After proving surprisingly weak Tuesday, possibly due to the sizeable drop posted by choice beef values, nearby live cattle futures underwent a fresh resurgence Wednesday morning. That buying probably marked the industry response to wire service surveys published ahead of the Friday afternoon (12/21) USDA Cattle on Feed report, which is expected to state November feedlot placements approximately 9% below the comparable 2011 rate. Forecasts for the December 1 U.S. feedlot population, at just 93.4% of last year, also imply a 10-year low for that figure. These forecasts reemphasize the growing tightness of the domestic fed cattle supply. Conversely, having choice beef prices continually prove unable to mount a serious challenge of the $2.00/pound level raises persistent questions about the strength of beef demand at current levels. Still, recent events certainly seem to favor bullish interests. February live cattle futures jumped 1.30 cents to 134.25 cents/pound and April added 0.85 cents to 137.97.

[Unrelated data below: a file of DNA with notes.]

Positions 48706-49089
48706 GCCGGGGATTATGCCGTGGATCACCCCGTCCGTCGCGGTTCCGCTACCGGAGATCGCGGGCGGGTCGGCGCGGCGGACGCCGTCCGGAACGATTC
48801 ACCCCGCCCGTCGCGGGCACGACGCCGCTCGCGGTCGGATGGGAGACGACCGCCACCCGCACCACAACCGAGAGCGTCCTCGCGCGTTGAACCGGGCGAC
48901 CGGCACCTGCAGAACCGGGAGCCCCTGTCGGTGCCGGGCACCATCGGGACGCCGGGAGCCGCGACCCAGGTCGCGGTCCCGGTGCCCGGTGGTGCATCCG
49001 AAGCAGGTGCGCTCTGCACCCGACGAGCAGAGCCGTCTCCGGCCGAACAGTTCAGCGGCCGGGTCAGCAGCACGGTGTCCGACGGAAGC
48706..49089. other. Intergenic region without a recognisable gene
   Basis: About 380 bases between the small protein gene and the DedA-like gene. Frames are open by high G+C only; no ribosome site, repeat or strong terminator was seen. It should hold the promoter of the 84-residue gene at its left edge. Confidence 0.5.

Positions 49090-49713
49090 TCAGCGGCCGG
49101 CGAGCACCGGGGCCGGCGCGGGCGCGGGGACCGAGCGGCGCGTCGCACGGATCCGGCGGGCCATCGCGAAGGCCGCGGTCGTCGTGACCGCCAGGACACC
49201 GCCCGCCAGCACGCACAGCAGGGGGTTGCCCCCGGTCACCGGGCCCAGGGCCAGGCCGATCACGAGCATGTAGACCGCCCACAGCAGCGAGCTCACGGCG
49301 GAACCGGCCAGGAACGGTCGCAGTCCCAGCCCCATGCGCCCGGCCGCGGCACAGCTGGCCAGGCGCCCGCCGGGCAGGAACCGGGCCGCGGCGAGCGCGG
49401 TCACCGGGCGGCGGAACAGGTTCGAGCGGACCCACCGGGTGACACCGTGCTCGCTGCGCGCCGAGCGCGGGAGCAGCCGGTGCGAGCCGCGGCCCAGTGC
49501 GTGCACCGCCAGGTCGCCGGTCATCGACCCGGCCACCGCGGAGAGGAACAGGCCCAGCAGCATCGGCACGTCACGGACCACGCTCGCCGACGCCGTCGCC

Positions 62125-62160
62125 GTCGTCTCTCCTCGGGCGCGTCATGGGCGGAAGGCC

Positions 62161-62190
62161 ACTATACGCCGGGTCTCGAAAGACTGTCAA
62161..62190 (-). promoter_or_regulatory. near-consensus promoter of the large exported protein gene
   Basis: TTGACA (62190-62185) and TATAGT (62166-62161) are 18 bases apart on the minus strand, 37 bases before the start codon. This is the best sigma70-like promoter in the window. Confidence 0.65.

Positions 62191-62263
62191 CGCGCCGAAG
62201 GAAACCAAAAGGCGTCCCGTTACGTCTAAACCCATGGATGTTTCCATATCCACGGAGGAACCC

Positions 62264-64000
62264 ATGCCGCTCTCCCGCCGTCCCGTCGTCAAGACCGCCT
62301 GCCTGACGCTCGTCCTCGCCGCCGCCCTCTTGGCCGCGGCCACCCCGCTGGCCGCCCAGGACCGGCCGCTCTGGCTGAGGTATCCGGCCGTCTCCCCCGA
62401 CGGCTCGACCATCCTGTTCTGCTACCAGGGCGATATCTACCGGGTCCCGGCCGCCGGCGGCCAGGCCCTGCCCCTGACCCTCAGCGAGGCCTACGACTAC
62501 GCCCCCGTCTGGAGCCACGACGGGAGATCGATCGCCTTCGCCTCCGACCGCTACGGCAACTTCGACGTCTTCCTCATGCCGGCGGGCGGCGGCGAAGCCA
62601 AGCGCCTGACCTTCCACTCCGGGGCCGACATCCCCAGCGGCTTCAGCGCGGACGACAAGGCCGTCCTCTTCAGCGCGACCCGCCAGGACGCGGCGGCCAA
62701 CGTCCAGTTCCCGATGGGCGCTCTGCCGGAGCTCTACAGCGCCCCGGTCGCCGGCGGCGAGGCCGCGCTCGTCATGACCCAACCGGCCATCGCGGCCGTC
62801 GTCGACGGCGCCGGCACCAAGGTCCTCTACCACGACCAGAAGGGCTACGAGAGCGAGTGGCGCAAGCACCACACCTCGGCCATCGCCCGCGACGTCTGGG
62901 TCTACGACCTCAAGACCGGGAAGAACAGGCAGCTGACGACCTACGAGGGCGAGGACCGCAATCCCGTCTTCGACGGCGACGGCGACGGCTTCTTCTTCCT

News of cash hog strength and spillover support from the cattle market seemed to boost CME swine values Wednesday. One also has to wonder if news that Canadian packers will honor Russia’s request to monitor their product for the growth promotant ractopamine supported prices as well. That might be seen as a negative for the U.S. market, since domestic sources have not agreed to Russia’s terms, but reduced ractopamine use would probably reduce North American pork production. Bulls may also be thinking the snowstorm looming over Iowa and surrounding areas will disrupt transportation and at least partially support prices over the short run. February hogs surged 1.30 cents to 86.55 cents/pound this morning, while those anticipating the usual summer peak pushed June futures 0.60 cents higher to 100.60.